Google today released a new picture of the millions of links it scrubs from its search results in response to requests from Microsoft, movie studios and other content owners. In a reflection of the evolving nature of anti-piracy enforcement, the company revealed that it takes down 250,000 search links each week over copyright concerns, a figure that exceeds the total number it removed in all of 2009.
The data arrived today as a new section in Google’s Transparency Report, a set of findings that show how governments — and now private actors — are removing pages from the internet.
Google’s senior copyright counsel, Fred von Lohmann, stressed in an interview that the vast majority of the takedown requests are legitimate and come in response to sites offering unauthorized copies of software, entertainment or pornography.
Here is a screenshot from the Transparency Report that shows who is ordering the take downs and which websites most commonly host unauthorized content:
The screenshot also shows how the number of copyright requests is growing exponentially. Google did not say whether this spike is the result of an increase in piracy or instead is due to more sophisticated tools that make it easier for rights owners to detect when their content has been misappropriated. Google says it’s processing requests faster than ever and that its average response time to a takedown demand is now 11 hours.
The figures are sure to add grist to the debate about the prevalence and the reasons for online piracy. Content producers have long complained that internet companies don’t do enough to remove infringing material. On the other hand, journalists and civil libertarians have argued that copyright owners have been too aggressive in their enforcement tactics.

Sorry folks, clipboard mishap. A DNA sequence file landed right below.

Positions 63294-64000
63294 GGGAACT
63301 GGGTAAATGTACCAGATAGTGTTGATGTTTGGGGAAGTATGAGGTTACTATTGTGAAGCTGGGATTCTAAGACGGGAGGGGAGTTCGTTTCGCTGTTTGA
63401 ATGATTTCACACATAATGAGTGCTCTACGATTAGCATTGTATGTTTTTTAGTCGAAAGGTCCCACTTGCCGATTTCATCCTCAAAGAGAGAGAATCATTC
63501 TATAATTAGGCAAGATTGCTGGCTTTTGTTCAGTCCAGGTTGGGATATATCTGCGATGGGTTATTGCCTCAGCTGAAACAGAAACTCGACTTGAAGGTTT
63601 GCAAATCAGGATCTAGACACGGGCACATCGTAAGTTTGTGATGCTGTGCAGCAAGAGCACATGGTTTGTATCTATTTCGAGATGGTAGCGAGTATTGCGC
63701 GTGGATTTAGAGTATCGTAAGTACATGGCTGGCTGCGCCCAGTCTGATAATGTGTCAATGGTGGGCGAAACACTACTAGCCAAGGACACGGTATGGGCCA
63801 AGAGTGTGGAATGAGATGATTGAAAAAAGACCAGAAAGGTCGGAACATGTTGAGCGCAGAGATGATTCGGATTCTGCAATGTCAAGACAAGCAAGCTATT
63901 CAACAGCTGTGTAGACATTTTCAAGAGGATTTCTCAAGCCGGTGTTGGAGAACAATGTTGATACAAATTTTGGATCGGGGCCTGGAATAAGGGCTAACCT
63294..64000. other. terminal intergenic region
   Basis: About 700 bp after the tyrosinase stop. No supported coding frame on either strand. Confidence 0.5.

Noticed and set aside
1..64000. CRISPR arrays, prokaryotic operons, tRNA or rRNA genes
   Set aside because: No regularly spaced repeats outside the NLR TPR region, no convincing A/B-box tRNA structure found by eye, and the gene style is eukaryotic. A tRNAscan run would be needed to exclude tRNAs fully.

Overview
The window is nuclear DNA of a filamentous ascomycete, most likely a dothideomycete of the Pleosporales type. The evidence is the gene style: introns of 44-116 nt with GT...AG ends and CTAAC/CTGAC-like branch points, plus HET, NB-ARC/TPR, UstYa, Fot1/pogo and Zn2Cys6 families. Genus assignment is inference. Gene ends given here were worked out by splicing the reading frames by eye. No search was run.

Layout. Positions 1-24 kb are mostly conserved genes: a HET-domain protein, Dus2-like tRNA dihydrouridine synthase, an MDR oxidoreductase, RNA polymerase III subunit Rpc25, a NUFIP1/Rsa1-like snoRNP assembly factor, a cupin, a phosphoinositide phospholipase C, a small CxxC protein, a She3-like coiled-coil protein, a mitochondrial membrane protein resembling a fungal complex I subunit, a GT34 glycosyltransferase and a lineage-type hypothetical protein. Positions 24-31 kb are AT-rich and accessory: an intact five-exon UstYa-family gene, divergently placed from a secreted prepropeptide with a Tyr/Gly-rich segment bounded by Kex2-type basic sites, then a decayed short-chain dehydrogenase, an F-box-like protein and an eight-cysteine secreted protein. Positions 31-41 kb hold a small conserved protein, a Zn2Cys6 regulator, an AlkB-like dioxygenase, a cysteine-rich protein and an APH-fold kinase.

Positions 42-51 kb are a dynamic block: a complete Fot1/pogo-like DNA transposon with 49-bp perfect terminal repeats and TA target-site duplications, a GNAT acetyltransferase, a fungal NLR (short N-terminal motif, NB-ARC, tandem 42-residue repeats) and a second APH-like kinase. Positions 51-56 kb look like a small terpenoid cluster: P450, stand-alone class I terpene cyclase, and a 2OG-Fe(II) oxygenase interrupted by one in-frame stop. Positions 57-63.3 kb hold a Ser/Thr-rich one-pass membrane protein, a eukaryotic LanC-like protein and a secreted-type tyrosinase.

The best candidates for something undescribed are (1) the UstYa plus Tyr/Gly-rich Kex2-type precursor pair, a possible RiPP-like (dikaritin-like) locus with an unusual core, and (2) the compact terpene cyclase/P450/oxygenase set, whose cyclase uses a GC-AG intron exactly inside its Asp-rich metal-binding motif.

In a blog post on the findings, Google cites an example in which ”a major entertainment company” demanded the removal of a search result that linked to a review of a TV show despite the fact no copyright infringement had occurred. When sites are removed, Google places a notice in its search results and also forwards the information to Chilling Effects, a website run by the EFF and major universities that reports on activities that chill free speech.
But von Lohman added that requests like the one by the entertainment company are often simple errors rather than an attempt to repress criticism. He noted that Google complies with 97 percent of all requests using a combination of human and algorithmic reviews, and that the data is a validation of the current DMCA copyright regime in which internet companies are not liable for the actions of bad actors so long as they comply with notices by rights owners.
The new copyright elements of the Transparency Report may also help Google and other technology companies head off fresh attempts by Hollywood to pass legislation like the failed Stop Online Piracy Act (SOPA).
von Lohmann didn’t elaborate on Google’s strategic reasons for releasing the information but did say it will allow policy makers to “consider the data” when evaluating copyright law.
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